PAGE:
Nowadays, it is common, when introducing an event, to say something along the lines of: “We are grateful to the XYZ Indian Tribe for allowing us to hold this gathering on what is really their land.” Universities, bastions of the left, have been particularly intent upon engaging in this practice. For example, Northwestern University offered this “expression of gratitude and appreciation to those whose territory you reside on, and a way of honoring the Indigenous people who have been living and working on the land from time immemorial.” Here is another instance: “Princeton (University) seeks to build relationships with Native American and Indigenous communities and nations through academic pursuits, partnerships, historical recognitions, community service and enrollment efforts. These communities and nations include the Lenni-Lenape people, who consider the land on which the University stands part of their ancient homeland.”
Do the American Indians really own the entire country based upon homesteading, mixing their labor with the land? Not at all. There are now some 350 million people in the country, and there are still vast areas of it that have never so much as been touched by human feet, let alone homesteaded as farms, factories or residences. Before the white man came to the continent the best estimate is that there were only 2-3 million native persons in existence (the lowest estimate is less than one million; the highest, 18 million). It is difficult to see how they, alone, could have accomplished any such task.
There is a continuum issue heavily involved in homesteading. How intensively must the land be homesteaded, and for how long, before it can be clearly stated that ownership has been attained? Experts aver that it must be more intense, and less acreage attained for any given amount of effort, east of the Mississippi rather than west of it. Why? This is due to the fact that area off the Atlantic is far more fertile, on average, than in most of the west. Thus, a family of four would rationally invest in the homesteading of less acreage in the east than in the west.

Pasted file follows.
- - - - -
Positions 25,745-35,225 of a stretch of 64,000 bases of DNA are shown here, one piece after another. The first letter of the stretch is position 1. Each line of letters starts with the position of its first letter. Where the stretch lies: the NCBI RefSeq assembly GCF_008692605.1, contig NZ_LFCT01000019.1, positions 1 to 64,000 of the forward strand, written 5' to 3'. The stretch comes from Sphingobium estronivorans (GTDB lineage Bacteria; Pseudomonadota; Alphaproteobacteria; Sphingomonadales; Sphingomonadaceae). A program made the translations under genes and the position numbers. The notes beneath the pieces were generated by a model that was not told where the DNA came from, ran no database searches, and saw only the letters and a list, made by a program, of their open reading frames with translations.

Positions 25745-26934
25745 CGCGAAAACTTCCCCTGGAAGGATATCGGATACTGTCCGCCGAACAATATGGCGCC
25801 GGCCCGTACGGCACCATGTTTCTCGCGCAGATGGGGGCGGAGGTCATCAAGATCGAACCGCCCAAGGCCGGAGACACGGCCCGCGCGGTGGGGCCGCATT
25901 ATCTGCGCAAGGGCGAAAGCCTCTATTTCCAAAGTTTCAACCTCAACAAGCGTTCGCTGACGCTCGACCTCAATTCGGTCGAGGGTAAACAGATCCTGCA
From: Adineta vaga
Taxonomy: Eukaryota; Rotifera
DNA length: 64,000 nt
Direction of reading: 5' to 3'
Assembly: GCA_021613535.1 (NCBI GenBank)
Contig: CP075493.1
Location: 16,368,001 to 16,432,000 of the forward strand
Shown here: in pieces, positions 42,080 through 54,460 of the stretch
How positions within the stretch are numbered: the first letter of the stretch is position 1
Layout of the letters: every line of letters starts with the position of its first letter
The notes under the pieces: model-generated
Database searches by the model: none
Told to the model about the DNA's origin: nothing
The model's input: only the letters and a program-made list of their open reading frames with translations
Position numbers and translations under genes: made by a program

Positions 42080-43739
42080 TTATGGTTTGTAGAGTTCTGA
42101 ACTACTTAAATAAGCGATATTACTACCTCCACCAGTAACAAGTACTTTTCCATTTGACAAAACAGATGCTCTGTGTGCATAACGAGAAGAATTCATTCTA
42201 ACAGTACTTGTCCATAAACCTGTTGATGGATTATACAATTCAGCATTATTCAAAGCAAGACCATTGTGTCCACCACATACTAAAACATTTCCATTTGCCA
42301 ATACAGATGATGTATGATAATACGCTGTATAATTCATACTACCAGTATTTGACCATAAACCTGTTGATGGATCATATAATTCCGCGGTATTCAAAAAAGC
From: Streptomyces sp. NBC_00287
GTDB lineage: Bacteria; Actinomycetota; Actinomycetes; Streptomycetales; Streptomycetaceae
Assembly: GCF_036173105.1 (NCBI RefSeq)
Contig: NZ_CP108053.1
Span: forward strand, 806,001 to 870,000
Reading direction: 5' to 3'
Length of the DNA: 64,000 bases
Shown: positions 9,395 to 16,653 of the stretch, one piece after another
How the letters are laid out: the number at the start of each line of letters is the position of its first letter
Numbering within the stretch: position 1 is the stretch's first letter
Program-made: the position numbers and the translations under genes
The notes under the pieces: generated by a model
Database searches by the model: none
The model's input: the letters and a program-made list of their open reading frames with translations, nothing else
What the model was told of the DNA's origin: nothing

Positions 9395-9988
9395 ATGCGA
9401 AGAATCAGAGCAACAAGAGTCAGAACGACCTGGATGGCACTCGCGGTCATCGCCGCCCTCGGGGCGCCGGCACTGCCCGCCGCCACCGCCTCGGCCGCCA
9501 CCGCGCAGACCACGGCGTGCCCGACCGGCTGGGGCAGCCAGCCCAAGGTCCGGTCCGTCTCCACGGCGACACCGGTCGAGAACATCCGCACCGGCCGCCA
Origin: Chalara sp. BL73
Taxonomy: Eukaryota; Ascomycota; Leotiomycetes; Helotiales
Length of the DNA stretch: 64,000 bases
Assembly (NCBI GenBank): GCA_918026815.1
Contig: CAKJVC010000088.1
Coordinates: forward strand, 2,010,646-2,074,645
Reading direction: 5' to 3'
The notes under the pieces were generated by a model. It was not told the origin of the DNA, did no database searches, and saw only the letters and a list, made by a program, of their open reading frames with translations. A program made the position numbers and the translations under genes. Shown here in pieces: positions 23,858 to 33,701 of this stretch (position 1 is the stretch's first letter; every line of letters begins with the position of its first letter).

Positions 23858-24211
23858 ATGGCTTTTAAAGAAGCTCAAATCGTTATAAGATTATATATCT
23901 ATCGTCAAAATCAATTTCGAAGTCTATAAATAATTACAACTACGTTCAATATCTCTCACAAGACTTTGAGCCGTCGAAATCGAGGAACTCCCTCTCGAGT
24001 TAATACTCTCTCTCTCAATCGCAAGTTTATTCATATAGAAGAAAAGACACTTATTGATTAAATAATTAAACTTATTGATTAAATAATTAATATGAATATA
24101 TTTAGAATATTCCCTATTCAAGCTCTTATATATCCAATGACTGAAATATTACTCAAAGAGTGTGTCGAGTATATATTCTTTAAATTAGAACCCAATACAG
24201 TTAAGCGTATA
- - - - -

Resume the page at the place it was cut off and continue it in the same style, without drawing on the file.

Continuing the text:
Not only is there a continuum in terms of how intensively must be the homesteading, and the duration thereof in order to attain ownership, but, also, the degree of property rights after the fact. Consider many Indian tribes in the Midwest of the United States. They had a southern encampment which they utilized in the winter, and a northern one, occupied in the summer. Each consisted, say, of 100 square miles. However the two camps were located, perhaps, 1000 miles away from each other. Therefore, of necessity, to get from one to the other, and back again, they had to traverse this larger distance.
So, what property do they own and to what degree? In my view, there are three different statuses. First, they own, fully, the one square mile inside each of their two locations, fully. They had their tents therein, and their crops were grown there. Second, what about the other 99 square miles in each of these two sites? They only hunted there. Thus, they have only semi ownership therein. They may continue to hunt there, but, assuming no chance of over hunting, they cannot object to other tribes hunting there too, especially in the hunting areas they are no longer occupying for six months of the year. Third is the 1000-mile path between their two encampments? Here, there property rights are even less intense. To be sure they would have the right to continue to travel back and forth between those two places, but may not properly prohibit others from also engaging in this practice, provided, only, that there would be no clash between them and anyone else. If there were, then “our” Indian tribe which had first used this avenue would have priority.
There is also more than just a little bit of hypocrisy involved in this left wing land recognition movement. If the native peoples really own it in total, all others should either depart (back to Europe? Back to Africa? Back to Asia?) and/or start paying rent to the rightful owners. Has anything of this sort, on a serious basis, been placed on the table by any of these advocates? If so, not by too many of them; this would hardly be popular. Nor would it be justified, given the paucity of the case in favor of their total ownership of the entire country.
Walter E. Block is Harold E. Wirth Eminent Scholar Endowed Chair and Professor of Economics at Loyola University New Orleans and is co-author of the 2015 book Water Capitalism: The Case for Privatizing Oceans, Rivers, Lakes, and Aquifers. New York City, N.Y.: Lexington Books, Rowman and Littlefield (with Peter Lothian Nelson ). First published here.